Sports can both unite and divide people, but as it turns out, so can music. Eurovision, an annual song contest in which various European countries compete for a title, took place throughout the last week and lots of things happened. Political things, to be precise, both positive and negative. For LGBT activists, the outcome of this contest was extremely encouraging, but perhaps more importantly, it showed that stupidity and ignorance are universal, and that even the LGBT community is not exempt from this rule.
Seldom have I felt so embarrassed to consider myself an LGBT activist. Usually, it means being surrounded by an amazing group of people who are accepting of everyone, regardless of who they are. Differences are celebrated and how a person is seen is based on who they actually are as a person, not on their demographics. Perhaps it's overly utopian, but the thing about being accepting is that all you need to do is to want to be accepting, and since the LGBT community often takes pride in being accepting and open-minded, they actually become open-minded. But not this week.
Russia's TOLMACHEVY TWINS
This week, LGBTs from all over Europe judged people on their demographics, and they did so without shame. They decided that the two 17 year old girls from Russia were not entitled to recognition or success, not because their performance was bad or because they were bad or arrogant people, but for the sole reason that they were born in a specific place. Without caring about who those girls were as a person or what they believed, an entire crowd of people decided to boo them just because of their demographics.
And that is pathetic. What kind of hypocrites are we really? Are we honestly suggesting that homophobes have to accept everyone as they are, but that we as LGBT activists can go ahead and judge people for something they have no control over? Yes, those girls were Russian, but so what? Would anyone have treated them in this way if they had been born in another place? Of course not! So is this how we want to be treated ourselves? Do we want to be judged and hated for the way we were born, whether that is straight, gay, black, white, male or female? If the answer to that question is no, then why on earth are people doing exactly that to other people? Why? I just cannot fathom it. Are we truly so ignorant?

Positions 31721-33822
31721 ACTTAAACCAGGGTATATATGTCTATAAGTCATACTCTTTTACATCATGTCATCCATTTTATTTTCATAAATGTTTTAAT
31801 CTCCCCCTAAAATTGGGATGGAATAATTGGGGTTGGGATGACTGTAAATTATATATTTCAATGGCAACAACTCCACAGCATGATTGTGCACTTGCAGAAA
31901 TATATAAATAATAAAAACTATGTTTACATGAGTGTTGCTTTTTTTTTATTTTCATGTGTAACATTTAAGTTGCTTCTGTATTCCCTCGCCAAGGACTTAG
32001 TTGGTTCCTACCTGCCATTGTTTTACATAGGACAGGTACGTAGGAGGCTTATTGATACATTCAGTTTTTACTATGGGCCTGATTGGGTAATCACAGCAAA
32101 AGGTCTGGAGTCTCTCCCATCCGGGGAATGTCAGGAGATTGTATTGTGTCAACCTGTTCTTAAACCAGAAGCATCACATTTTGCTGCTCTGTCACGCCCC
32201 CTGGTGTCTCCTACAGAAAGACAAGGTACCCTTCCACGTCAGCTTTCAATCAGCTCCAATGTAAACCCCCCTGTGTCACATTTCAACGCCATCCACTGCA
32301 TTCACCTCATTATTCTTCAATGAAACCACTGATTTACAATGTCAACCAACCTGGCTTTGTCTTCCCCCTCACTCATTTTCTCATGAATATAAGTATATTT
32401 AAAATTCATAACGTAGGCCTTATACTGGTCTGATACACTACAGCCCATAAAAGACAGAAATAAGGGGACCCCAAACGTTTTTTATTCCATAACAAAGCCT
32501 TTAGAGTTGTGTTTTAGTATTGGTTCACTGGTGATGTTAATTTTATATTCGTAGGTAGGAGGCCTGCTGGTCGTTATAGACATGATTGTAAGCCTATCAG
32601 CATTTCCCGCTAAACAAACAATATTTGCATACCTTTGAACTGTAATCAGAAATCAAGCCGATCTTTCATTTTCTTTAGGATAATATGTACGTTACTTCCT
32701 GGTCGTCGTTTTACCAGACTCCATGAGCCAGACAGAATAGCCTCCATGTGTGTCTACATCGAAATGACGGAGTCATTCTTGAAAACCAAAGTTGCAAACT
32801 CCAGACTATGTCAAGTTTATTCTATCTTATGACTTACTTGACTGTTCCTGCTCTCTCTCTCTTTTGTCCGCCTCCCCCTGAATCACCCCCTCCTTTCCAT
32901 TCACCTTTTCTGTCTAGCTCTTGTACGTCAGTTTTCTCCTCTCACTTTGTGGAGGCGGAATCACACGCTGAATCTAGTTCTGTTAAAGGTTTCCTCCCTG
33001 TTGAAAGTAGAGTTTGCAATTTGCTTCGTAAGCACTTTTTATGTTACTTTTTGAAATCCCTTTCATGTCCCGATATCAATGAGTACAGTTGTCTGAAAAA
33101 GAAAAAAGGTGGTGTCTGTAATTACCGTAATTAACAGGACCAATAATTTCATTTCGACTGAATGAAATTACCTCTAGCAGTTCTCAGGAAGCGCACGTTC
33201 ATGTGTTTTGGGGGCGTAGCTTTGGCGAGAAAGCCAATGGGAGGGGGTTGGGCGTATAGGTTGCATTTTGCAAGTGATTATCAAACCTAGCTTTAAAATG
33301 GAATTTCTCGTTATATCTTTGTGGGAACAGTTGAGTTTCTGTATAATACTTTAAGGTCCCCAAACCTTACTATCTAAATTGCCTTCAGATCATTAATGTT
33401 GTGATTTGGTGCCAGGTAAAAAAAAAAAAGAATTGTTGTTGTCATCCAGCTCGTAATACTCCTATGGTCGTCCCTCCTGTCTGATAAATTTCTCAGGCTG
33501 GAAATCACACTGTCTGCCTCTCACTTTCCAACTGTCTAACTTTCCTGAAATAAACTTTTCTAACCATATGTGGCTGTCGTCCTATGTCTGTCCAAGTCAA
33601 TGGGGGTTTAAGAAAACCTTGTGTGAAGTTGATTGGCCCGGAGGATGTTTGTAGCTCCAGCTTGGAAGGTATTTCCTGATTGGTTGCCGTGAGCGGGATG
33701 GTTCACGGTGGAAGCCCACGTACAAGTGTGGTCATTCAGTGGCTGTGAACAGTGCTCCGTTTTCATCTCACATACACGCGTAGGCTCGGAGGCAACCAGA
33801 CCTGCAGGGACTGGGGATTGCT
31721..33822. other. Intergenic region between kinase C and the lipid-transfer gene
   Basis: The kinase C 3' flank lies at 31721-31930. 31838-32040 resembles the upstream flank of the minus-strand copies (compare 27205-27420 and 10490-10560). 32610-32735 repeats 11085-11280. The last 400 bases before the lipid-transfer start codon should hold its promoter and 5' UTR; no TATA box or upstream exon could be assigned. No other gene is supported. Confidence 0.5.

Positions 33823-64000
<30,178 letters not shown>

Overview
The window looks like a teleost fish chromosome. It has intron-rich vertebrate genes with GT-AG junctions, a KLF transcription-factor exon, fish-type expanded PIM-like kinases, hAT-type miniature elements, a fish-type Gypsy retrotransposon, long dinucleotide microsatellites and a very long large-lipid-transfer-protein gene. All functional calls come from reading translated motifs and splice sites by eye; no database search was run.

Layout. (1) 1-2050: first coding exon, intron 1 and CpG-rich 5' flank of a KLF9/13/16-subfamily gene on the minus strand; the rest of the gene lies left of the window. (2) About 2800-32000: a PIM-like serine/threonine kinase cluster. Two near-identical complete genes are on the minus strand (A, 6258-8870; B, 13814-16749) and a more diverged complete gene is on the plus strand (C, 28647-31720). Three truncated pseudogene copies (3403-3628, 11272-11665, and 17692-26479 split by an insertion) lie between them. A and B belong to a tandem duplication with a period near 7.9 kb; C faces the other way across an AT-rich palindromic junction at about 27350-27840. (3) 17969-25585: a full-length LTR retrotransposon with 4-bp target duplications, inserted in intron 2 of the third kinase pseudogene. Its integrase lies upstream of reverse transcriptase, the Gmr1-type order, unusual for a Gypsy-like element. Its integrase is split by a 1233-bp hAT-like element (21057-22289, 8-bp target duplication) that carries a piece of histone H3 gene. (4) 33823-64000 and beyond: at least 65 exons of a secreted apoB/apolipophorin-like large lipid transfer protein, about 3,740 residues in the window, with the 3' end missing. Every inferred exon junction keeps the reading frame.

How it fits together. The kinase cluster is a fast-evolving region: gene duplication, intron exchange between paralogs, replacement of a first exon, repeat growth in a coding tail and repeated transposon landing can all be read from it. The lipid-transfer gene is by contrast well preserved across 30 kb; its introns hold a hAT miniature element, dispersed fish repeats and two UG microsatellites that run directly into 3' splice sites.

Courtesy of EILE Magazine
This Eurovision Song Contest could have been a wonderful occasion, and surely, great things did happen. Not only was the winner a bearded drag queen, a great sign of progress for the future, but she even received 5 points from Russia. What more proof would we need to understand that not every Russian thinks the same way? But instead of realising this, instead of acknowledging it, we continue to see Russia as some distant evil in which no good ever happens.
It is pure ignorance, because in the end, Russia isn't so different from a country like the US. Both are nationalistic power nations with democratic regimes that cannot possibly represent the entire country. Europe and the US are full of homophobes, yet with those regions, we judge the individuals. In Russia, the majority is homophobic, but does that mean we should judge the entire population? Do you honestly think that that will change their mind? And how does it make us any better than them? We are forcing our opinion on them, and not in a gentle way either. We're doing so in an arrogant, ignorant and discriminating manner. No wonder then that the Moldovian public is extremely sceptical of their government's plans to create closer ties with Europe.
LGBT activists pride themselves on being open-minded, but in the end, it is as if we only see black and white. We believe Russia is a dictatorship because the democratically elected leader is someone we disagree with, someone who would never have been elected in our own country. We believe that the people of Ukraine and Moldova want to be part of the EU, but that they are so scared of the Russians that half the population would prefer to stick to Russia, just because we cannot imagine anyone not wanting to be part of Europe. And we believe that the EU is perfectly ethical and not doing anything wrong just because we like to see Russia as the big bad evil, even if that big bad evil is represented by two innocent, 17-year old girls.
This Eurovision Song Contest has shown that there is still a lot of work to do, and then I don't mean in the direction of convincing the world that they should be more accepting of the LGBT community. I mean we have a lot of work to do to make the LGBT community accepting of the rest of the world, because until we do that, we cannot possibly expect others to be accepting of us.
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